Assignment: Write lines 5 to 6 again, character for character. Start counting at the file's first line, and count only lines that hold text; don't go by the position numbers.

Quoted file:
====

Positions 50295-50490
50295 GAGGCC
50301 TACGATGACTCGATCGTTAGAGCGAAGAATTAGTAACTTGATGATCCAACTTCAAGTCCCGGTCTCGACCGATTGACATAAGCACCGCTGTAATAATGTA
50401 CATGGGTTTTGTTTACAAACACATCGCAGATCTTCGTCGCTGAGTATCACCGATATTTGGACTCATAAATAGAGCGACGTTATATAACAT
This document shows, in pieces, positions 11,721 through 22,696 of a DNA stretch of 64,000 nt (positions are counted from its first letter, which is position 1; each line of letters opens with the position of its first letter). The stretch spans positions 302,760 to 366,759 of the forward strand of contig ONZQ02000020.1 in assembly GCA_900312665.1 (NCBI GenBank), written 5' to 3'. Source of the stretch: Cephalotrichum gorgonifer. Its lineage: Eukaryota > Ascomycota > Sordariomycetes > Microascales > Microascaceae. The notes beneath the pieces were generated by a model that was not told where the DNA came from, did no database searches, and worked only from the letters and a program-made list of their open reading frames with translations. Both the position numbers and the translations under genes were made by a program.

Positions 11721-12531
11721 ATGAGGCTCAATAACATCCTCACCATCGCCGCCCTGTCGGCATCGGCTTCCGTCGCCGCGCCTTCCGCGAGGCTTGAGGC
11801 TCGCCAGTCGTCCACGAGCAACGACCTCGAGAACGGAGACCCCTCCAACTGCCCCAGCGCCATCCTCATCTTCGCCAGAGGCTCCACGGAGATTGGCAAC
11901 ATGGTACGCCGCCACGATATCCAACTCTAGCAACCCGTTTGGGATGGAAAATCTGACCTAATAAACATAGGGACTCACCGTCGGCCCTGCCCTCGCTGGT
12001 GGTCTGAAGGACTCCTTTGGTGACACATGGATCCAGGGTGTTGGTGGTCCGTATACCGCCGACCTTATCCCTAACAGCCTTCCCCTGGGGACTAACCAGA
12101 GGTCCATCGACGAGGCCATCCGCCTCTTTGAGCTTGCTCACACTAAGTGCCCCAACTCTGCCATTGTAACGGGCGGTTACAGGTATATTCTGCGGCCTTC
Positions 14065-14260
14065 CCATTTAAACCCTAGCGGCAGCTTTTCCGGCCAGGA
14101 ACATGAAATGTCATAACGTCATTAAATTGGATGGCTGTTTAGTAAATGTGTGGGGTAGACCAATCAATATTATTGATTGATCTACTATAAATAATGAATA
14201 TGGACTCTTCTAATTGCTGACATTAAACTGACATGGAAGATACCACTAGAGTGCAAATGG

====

This document shows, in pieces, positions 11,721 through 22,696 of a DNA stretch of 64,000 nt (positions are counted from its first letter, which is position 1; each line of letters opens with the position of its first letter). The stretch spans positions 302,760 to 366,759 of the forward strand of contig ONZQ02000020.1 in assembly GCA_900312665.1 (NCBI GenBank), written 5' to 3'. Source of the stretch: Cephalotrichum gorgonifer. Its lineage: Eukaryota > Ascomycota > Sordariomycetes > Microascales > Microascaceae. The notes beneath the pieces were generated by a model that was not told where the DNA came from, did no database searches, and worked only from the letters and a program-made list of their open reading frames with translations. Both the position numbers and the translations under genes were made by a program.

Positions 11721-12531